Jared Kushner, former President Trump’s son-in-law and ex-adviser, has revealed that Senator Chuck Schumer of New York allegedly told his mother’s friends that he was going to jail in connection with the 2016 election and alleged ties with Russia. Kushner shared this information during an appearance on the Lex Fridman Podcast.
Kushner expressed his concern for his mother, noting that he had assured her that they hadn’t done anything wrong and that everything was fine. Nevertheless, he recounted that his mother would call him and say, “our friends on the Upper East Side were talking with Chuck Schumer who says Jared’s going to jail.”
Kushner, who is married to Trump’s daughter Ivanka, has consistently denied reports suggesting that he attempted to establish a “back-channel” line of communication between Russia and the Trump campaign in the lead-up to the 2016 election.
“My poor mom, I told her to stop, you know reading whatever, I said, ‘I promise you, we didn’t do anything wrong, it’s good,’” Kushner said on the Lex Fridman Podcast. “But you know, she’d call me say, well you know, ‘our friends were on the Upper East Side were talking with Chuck Schumer who says Jared’s going to jail.’”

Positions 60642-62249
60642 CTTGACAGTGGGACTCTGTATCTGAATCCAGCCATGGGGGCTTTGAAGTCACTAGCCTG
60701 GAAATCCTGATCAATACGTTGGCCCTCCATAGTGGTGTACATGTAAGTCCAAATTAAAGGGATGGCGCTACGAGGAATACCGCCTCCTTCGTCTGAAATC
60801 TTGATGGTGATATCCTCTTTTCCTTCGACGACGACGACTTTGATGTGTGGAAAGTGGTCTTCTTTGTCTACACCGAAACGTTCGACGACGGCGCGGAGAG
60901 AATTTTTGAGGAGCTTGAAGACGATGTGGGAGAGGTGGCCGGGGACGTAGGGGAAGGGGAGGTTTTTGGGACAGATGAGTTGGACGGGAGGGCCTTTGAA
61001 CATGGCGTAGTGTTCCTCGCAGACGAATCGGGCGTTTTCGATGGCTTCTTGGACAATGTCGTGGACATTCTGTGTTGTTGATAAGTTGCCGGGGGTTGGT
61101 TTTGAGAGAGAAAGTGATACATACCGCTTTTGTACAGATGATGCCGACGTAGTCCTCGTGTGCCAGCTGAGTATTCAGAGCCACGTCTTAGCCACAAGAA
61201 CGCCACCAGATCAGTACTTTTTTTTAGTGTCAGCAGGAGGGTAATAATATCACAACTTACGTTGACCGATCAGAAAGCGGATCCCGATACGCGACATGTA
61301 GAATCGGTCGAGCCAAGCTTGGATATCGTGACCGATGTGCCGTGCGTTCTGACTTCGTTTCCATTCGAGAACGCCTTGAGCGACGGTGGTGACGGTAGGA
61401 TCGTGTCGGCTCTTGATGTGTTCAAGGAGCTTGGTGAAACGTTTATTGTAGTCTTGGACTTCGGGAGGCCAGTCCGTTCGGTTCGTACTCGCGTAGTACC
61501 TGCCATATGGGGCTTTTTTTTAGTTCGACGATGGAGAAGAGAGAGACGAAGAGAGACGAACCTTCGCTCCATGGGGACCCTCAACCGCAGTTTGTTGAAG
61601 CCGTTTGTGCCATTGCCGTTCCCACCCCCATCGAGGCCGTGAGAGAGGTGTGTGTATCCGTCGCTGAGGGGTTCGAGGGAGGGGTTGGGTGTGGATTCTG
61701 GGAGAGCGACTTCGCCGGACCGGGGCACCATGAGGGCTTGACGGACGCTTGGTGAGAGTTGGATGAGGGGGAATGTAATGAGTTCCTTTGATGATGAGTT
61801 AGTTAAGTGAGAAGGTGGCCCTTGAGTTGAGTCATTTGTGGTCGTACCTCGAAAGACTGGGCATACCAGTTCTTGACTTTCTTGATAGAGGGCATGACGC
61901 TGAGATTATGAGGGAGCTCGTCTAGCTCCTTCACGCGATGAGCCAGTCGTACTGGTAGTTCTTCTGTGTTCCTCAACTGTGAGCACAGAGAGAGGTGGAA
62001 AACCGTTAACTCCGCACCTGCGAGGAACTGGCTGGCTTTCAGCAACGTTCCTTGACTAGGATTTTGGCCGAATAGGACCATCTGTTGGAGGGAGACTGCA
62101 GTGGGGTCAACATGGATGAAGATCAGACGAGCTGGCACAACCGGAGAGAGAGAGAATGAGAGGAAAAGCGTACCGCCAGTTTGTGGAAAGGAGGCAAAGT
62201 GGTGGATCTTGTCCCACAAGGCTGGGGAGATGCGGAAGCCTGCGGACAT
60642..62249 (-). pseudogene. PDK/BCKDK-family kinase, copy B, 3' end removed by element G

He was notably present at the controversial meeting involving Donald Trump Jr., former Trump campaign chairman Paul Manafort, and a Russian government lawyer who claimed to have damaging information about Hillary Clinton. While Special Counsel Robert Mueller’s report identified “sweeping and systematic” Russian interference in the 2016 election, it did not establish that anyone from Trump’s campaign was complicit in those efforts.
Kushner also had a meeting with Russia’s ambassador to the U.S., Sergey Kislyak, shortly after Trump’s victory in the 2016 election. Michael Flynn, who later became Trump’s first national security adviser, was present at this meeting as well. Reports indicated that they discussed establishing a secure communications line between the Trump transition team and the Kremlin.
During the podcast interview, Kushner admitted that he initially didn’t take the allegations too seriously, believing there were no underlying issues that would lead to accusations against him. He expressed his concern that such accusations could be used to try to catch him on a minor misrepresentation and potentially put him in jail.
Kushner’s interactions with various Senate committees investigating the Trump campaign’s connections with Russia led to more than 20 hours of testimony, along with significant personal expenses on legal fees. He emphasized the surreal nature of the situation, with a prominent senator like Schumer making such allegations when he was certain they were baseless.
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